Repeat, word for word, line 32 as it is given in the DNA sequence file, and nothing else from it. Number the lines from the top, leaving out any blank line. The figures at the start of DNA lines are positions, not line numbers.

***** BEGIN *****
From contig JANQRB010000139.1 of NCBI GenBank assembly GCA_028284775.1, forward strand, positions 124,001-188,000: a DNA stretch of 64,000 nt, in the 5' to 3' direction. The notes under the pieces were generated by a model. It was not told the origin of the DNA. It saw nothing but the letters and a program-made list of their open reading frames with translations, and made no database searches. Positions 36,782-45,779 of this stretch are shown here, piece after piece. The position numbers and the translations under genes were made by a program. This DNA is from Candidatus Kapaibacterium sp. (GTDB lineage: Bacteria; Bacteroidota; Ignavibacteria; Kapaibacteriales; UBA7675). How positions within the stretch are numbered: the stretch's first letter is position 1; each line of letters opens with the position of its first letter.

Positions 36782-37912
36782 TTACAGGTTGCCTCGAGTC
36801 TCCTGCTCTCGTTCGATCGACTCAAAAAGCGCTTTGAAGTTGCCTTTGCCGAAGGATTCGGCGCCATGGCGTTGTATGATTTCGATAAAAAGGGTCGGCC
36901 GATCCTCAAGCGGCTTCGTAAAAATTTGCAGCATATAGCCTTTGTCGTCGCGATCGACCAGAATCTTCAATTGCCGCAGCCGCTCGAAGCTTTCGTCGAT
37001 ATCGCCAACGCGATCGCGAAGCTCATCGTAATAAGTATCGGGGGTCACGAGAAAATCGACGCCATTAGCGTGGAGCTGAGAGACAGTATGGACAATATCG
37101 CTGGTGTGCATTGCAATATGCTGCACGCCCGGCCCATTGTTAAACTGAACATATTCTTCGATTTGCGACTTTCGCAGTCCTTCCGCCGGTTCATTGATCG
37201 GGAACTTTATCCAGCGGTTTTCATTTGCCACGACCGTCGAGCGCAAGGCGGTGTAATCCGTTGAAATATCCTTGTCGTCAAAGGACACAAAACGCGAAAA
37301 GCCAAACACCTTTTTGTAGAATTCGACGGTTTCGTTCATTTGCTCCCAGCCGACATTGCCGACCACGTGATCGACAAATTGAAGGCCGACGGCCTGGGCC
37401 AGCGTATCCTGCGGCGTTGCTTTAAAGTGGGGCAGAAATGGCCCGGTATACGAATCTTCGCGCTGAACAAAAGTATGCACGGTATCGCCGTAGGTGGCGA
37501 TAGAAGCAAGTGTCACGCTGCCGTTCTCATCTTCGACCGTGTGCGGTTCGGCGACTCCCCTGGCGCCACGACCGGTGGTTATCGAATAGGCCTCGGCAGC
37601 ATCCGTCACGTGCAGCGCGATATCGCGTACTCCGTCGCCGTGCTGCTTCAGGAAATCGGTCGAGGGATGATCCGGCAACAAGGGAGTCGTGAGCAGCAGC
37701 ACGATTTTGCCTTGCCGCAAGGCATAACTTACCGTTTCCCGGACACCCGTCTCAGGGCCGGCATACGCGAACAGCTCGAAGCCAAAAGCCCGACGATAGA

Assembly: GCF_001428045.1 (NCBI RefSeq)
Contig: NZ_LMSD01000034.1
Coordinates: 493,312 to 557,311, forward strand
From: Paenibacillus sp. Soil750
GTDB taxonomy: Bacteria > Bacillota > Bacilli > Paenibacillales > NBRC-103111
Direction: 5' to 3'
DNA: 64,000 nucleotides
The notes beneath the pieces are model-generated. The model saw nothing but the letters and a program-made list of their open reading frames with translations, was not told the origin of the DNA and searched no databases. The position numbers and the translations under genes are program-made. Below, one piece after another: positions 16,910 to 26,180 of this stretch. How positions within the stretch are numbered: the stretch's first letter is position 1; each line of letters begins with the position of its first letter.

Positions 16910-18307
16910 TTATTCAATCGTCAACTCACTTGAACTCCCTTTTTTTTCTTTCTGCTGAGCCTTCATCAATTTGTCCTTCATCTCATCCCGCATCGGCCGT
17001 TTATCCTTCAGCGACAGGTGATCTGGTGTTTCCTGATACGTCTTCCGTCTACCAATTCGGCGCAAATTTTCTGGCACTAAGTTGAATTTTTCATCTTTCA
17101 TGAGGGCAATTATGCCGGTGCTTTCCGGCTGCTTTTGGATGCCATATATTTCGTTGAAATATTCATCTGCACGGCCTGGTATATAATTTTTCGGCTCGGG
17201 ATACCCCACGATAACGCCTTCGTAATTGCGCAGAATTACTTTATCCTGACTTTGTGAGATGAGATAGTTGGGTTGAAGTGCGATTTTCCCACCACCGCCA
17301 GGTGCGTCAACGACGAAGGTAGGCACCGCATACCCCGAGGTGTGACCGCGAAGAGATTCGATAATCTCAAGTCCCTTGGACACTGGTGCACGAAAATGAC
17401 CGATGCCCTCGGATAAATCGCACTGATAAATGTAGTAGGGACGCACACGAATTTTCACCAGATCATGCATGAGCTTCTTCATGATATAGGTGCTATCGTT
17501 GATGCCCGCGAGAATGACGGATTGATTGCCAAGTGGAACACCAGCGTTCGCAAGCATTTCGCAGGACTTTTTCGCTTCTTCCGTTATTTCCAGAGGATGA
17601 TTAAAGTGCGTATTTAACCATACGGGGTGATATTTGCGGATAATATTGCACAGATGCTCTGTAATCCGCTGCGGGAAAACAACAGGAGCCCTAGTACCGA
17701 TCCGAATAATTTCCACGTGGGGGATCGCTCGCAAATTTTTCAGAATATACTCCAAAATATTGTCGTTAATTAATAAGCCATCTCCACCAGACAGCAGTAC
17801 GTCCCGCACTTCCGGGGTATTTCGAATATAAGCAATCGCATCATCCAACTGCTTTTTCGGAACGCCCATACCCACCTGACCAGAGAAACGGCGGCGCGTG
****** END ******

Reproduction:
17801 GTCCCGCACTTCCGGGGTATTTCGAATATAAGCAATCGCATCATCCAACTGCTTTTTCGGAACGCCCATACCCACCTGACCAGAGAAACGGCGGCGCGTG